The world was rattled by a March 1 video of Russian President Vladimir Putin showing off his country’s military prowess with animation of missiles striking South Florida and Mar-a-Lago. The threatening film was likely designed to scare America after a firefight in Syria between the two countries left 200 Russian mercenaries dead.
Earlier this month, American forces in Syria conducting anti-terrorism operations came under attack by a group that crossed the Euphrates River. A combination of artillery and airstrikes destroyed the attackers. It turns out many of the casualties were members of a contractor called the Wagner Group, which is alleged to have close ties with the Kremlin. Unsurprisingly, the Russian government is saying very little about the events.
Compare this with the downing of the South Korean airliner, KAL-007, by a Soviet Su-15 fighter as the passenger jet accidentally wandered off-course in the Northern Pacific into an area claimed by the USSR, killing 269 passengers (including 62 Americans and a Georgia congressman). That incident triggered a dramatic Cold War era crisis that had Russians scurrying for nuclear bunkers, fearful of President Ronald Reagan’s possible retaliation. It even put a number of Americans on edge, including this writer, who just became a teenager two days later.
This time instead of making headlines, the deaths of so many Russians at the hands of the U.S. is barely making a ripple in the news, in Russia and America as well. It has a lot of people asking what’s going on and why.
Reuters provided some details on what happened: “A U.S. official, speaking on condition of anonymity, said last week that a force aligned with Assad, backed with artillery, tanks, rockets and mortars, had on Feb 7 attacked fighters with the U.S.-backed Syrian Democratic Forces near Deir al-Zor. U.S. Special Forces were accompanying the SDF forces that came under attack, officials in Washington said.”
Those Syrian Democratic Forces are the Syrian Kurds who helped us by providing badly needed ground forces in our campaign against the Islamic State, better known as ISIS. The SDF are being attacked by Turkey’s authoritarian president Recep Tayyip Erdogan, as well as elements of the Free Syrian Army, which some fear has aligned itself with al-Qaeda affiliate Jabhat al-Nusra.
Why Erdogan would team up with an al-Qaeda ally is anyone’s guess. But he’s threatened U.S. troops working with the Kurds, so Americans were on an alert for an attack. And ISIS hates the Kurds as much as it hates the United States, so it’s understandable that the U.S. forces could have thought the attackers were ISIS terrorists.
Sometimes in the fog of war or the heat of the battle, United States soldiers probably aren’t sure who’s attacking them or what their motives are. Sources indicate that the Russian contractors were working with the Syrian government under Bashar al-Assad, the dictator whose human rights record is a brutal one.
Keep in mind that a year ago, Trump ordered missile strikes against a Syrian government airfield for its role in a chemical weapons attack. Putin is Assad’a ally, and he may have been seeking a measure of revenge on behalf of his new Syrian friend.
As Business Insider reports, the Voice of America/Radio Free Europe/Radio Liberty intercepted a recording of the Russian account of what happened. “The audio recordings paint a picture of Russian mercenaries essentially sent to die in an ill-conceived advance on a U.S.-held position in Syria,” writes Alex Lockie. “Reuters has cited sources as saying the advance’s purpose was to test the U.S.’ response.”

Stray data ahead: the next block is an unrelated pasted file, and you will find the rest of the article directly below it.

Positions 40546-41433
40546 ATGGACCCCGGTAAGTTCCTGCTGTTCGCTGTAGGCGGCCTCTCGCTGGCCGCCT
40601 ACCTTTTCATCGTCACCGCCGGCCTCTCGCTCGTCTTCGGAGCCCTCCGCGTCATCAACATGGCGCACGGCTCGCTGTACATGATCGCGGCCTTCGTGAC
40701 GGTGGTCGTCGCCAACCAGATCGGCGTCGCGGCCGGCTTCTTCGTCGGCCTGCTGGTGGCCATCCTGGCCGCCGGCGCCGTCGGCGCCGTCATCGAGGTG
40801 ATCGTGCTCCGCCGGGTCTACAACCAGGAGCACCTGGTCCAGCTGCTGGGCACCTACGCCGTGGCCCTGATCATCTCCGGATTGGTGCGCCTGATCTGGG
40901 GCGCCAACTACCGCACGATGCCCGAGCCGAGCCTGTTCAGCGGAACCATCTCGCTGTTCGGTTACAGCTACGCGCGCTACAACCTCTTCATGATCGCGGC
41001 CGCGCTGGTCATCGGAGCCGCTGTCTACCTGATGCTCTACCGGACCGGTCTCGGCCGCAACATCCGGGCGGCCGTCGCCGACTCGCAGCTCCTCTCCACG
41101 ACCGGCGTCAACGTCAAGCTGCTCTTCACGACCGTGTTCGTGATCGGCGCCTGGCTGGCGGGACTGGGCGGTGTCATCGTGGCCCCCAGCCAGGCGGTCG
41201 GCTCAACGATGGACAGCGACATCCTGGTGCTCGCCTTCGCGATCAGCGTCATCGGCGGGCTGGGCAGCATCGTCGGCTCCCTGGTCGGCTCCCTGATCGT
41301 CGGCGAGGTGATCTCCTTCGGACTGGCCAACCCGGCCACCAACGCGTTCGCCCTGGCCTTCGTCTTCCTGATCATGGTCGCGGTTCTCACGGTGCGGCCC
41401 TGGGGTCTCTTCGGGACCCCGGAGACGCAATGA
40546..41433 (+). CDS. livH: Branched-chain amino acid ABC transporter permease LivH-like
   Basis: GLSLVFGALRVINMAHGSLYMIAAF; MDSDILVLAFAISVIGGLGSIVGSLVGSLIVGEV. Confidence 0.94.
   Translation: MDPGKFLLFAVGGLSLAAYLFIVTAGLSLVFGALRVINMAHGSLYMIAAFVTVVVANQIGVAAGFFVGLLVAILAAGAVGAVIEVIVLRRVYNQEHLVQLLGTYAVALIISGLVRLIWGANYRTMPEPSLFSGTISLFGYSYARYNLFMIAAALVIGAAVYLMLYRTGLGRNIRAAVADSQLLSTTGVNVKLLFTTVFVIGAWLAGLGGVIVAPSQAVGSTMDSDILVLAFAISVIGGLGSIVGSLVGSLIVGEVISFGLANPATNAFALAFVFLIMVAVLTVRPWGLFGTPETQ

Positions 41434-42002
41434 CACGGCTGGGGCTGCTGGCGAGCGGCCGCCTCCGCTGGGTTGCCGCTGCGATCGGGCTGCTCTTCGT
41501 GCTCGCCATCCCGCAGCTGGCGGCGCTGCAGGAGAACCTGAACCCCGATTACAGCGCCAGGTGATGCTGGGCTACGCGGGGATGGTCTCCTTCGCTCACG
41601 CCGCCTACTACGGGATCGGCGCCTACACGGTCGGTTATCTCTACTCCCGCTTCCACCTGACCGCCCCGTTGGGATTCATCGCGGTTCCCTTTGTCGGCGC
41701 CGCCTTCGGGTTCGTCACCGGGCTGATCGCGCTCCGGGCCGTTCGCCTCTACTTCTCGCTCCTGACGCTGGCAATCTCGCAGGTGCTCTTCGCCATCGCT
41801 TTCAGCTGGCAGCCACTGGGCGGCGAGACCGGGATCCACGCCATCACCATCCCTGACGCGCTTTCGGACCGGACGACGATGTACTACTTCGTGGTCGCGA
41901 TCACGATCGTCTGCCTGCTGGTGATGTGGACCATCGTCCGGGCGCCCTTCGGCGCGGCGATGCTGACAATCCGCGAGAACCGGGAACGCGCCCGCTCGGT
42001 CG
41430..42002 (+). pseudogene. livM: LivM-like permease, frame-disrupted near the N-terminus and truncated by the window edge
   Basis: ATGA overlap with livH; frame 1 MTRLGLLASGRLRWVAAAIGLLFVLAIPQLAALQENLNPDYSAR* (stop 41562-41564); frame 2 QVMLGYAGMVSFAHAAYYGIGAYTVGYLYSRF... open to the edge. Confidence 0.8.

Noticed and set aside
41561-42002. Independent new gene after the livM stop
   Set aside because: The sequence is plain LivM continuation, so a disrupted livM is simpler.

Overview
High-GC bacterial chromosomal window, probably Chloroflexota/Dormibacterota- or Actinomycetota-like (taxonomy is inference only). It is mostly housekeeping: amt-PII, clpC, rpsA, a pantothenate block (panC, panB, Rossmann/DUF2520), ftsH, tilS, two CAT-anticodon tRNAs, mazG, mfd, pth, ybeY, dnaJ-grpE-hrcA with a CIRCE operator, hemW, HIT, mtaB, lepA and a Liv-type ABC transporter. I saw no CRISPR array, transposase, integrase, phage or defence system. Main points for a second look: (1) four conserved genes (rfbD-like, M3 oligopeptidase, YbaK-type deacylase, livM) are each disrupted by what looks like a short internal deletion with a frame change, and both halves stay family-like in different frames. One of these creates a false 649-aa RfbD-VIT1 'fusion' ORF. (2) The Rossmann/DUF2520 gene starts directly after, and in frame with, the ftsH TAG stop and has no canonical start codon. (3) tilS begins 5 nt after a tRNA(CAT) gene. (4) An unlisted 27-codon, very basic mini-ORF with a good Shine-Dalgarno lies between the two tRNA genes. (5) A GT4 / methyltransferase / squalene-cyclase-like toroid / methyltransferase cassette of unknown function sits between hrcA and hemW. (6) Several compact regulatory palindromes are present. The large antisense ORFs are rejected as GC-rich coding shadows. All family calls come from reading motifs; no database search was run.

If the attack was not a case of mistaken identity, then Russia’s actions appear to be one of intimidation. Perhaps remembering how President Barack Obama drew a “red line” on the use of chemical weapons and then backed off, Putin wants to see if Trump is as weak as Obama. Perhaps he hoped Americans would suffer some casualties, and public opinion would prompt Trump to withdraw the U.S. Special Forces, enabling Assad to pummel the Kurds with impunity. If that’s the case, Putin underestimated Trump badly, as well as the U.S.’ resolve to stick up for our anti-ISIS ally.
It is clear that we have few friends and quite a few fair-weather friends and enemies in Syria. In such circumstances, it is important to stick to our true blue allies and communicate to others that the United States will not be pushed around in our efforts to back our allies.
That means that Trump needs to keep supporting the Kurds, not just militarily but maybe politically as well. The Kurds have proven themselves to be allies on par with Israel and deserve similar support. In fact, it wouldn’t be a bad idea to start pushing for an independent Kurdistan, something put into the Treaty of Sevres nearly a century ago after World War I but torpedoed by great powers and ignored by an ineffective League of Nations.
Having looked the other way on ISIS, failed to shut his border to those terrorists, and threatened U.S. forces in the region, Erdogan has proved himself to be anti-American. But any warning and similar response to this Turkish autocrat needs to be accompanied by a promise to the Turkish people that they are not the enemy; their leader is. Once his reign over Turkey ends, the U.S. can resume its once-productive relationship that existed before Erdogan rose to power.
As for Russia, Putin has demonstrated his loyalty to Assad. Any belief that he’s some new friend of the U.S. continues to be disproven by his actions, made visual through his threatening video. Our relationship has to be kept at arms-length, noting also that a cyber-attack and a military attack on our soldiers both represent assaults on us and will be met with a response just as powerful as the American forces delivered in February to the Russian offensive. Backing down to Russia could invite even more deadly “tests” of American resolve.